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The Theatre and Its Double

4.17  ·  Rating details ·  3,410 ratings  ·  108 reviews
First published in 1938, "The Theatre and Its Double" is a collection of essays detailing Antonin Artaud's radical theories on drama, which he saw as being stifled by conservatism and lack of experimentation. It contains the famous manifestos of the 'Theatre of Cruelty', analyses the underlying impulses of performance, provides some suggestions on a physical training metho ...more
Kindle Edition, 163 pages
Published October 1st 2014 by Alma Books (first published 1938)
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4.17  · 
Rating details
 ·  3,410 ratings  ·  108 reviews

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Oziel Bispo
Nov 20, 2016 rated it really liked it  ·  review of another edition
Artaud faz uma Crítica ao teatro verbal do ocidente que não se utiliza da metafísica dos gestos ,que nunca soube utilizar a música para fins dramáticos ,não faz uso de movimentos ,formas, cores, vibrações, atitudes e gritos. Elogia o teatro oriental que se utiliza de tudo citado acima. Artaud admira o teatro de Bali com toda a sutileza dos gestos , nas modulações variadas das vozes, músicas e mímicas. Critica os diretores ocidentais que seriam eliminadores de atores, enquanto os diretores orient ...more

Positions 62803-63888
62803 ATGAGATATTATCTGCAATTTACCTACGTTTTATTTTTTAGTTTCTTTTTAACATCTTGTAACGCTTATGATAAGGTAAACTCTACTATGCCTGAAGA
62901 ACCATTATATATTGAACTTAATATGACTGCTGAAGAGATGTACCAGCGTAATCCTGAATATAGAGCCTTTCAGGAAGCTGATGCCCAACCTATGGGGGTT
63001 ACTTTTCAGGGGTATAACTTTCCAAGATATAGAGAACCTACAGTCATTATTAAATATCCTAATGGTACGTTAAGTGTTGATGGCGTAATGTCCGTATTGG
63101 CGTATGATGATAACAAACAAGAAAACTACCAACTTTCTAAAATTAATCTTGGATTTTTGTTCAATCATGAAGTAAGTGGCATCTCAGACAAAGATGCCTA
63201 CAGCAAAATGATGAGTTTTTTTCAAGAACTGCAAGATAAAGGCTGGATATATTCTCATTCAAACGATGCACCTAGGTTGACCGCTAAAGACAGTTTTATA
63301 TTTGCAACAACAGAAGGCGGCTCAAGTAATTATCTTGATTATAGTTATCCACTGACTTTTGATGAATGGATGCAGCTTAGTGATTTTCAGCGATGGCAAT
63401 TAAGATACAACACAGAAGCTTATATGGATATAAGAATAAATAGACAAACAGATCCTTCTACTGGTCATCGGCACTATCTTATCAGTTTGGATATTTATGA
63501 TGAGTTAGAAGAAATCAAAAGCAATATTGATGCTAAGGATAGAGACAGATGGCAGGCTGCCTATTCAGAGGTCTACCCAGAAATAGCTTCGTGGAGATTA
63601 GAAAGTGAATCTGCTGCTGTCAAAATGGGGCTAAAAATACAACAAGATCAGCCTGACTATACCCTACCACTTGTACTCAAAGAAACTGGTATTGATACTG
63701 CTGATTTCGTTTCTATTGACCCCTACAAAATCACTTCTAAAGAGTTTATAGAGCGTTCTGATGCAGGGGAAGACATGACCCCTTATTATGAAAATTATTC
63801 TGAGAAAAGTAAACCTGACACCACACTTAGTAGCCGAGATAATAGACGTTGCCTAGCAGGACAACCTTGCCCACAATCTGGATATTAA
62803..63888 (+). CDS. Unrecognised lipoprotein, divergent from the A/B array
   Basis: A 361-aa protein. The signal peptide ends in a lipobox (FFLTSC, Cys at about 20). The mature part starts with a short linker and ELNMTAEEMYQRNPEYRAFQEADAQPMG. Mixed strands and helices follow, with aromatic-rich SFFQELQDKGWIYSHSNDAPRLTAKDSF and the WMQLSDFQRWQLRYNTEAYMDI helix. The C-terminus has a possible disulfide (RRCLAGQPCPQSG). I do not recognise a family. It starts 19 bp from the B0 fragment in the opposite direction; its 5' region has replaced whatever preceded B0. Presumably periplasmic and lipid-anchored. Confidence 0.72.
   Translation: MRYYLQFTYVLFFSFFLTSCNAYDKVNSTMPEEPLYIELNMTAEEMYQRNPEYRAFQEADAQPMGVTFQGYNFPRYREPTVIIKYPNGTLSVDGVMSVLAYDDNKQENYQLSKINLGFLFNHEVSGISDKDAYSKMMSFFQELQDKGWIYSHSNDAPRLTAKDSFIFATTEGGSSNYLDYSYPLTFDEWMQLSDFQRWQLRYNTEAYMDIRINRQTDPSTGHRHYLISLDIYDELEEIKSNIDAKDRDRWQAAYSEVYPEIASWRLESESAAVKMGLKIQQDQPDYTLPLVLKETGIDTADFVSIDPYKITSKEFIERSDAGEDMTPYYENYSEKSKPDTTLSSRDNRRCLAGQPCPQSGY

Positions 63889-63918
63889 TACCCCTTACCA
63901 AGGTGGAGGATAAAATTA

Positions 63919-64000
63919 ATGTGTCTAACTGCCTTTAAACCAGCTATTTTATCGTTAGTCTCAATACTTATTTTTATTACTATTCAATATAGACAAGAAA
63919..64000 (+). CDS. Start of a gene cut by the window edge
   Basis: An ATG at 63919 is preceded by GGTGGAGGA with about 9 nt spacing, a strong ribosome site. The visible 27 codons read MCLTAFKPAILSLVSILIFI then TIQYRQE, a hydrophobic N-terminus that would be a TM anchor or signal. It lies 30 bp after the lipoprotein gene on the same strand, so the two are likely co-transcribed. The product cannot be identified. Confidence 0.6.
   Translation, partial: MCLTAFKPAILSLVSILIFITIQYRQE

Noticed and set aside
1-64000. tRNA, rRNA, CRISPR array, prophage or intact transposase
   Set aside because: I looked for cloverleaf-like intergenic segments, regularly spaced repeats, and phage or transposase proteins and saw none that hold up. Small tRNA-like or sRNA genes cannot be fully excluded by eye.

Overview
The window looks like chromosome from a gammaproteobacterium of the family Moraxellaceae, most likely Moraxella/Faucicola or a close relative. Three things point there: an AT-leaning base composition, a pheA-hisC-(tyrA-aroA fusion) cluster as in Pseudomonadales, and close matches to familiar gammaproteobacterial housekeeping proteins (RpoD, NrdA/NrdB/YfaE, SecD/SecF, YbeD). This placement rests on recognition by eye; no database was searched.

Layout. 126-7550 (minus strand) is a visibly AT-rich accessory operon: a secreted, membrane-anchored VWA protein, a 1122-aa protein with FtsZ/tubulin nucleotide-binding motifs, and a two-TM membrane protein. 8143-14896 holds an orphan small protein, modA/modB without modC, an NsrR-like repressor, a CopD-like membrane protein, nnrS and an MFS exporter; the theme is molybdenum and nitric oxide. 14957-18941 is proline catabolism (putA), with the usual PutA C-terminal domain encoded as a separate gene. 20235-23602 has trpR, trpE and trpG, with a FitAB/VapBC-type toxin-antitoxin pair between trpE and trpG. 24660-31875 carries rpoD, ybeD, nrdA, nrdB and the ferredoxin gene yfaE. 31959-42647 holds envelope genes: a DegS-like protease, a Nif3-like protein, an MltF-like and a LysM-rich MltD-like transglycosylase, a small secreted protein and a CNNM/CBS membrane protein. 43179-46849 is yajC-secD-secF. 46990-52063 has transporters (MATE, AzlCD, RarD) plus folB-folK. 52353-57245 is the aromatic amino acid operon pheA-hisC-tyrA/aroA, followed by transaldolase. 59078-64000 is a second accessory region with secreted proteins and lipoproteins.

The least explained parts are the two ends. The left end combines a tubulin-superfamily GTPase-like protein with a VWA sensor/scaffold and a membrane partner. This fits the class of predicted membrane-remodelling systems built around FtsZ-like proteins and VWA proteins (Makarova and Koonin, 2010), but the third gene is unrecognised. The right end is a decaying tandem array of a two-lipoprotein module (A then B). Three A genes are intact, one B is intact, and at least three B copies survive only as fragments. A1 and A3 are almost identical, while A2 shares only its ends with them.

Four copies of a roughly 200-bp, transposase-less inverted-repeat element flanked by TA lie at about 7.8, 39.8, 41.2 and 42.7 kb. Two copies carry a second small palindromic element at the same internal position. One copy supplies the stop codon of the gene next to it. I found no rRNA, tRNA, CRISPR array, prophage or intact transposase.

Aug 04, 2009 rated it it was amazing  ·  review of another edition
Perfect for a day at the beach
Aung Sett Kyaw Min
I'm practically a phillistine when it comes to fine arts. Even then, I found much of what Artuad's essays in this manifesto to be extraordinarily accessible.
The Occidental theatre has lost its magic to make a metaphysics out of gestures, lighting, movements, in the short, the whole mise en scene, proclaims Artuad.
The Director prostrates before the Author, the stage before the text, the non-discursive materiality of the word before the written text.
Frustrated by the emanciation of Theater into
This is one of those books that seems cursed by having been too influential. Some of the arguments, presumably ground-breaking at the time, have been so thoroughly absorbed in later theoretical and artistic developments that they seem obvious. The end result is a book that feels repetitive and rather banal. The message may be trivial, but Artaud's writing is lively. He covers Balinese theater, Kabbalah, Aztec culture, and the Black Death; not in the manner of an eclectic scholar, but rather like ...more
Vatroslav Herceg
Oct 03, 2017 rated it really liked it  ·  review of another edition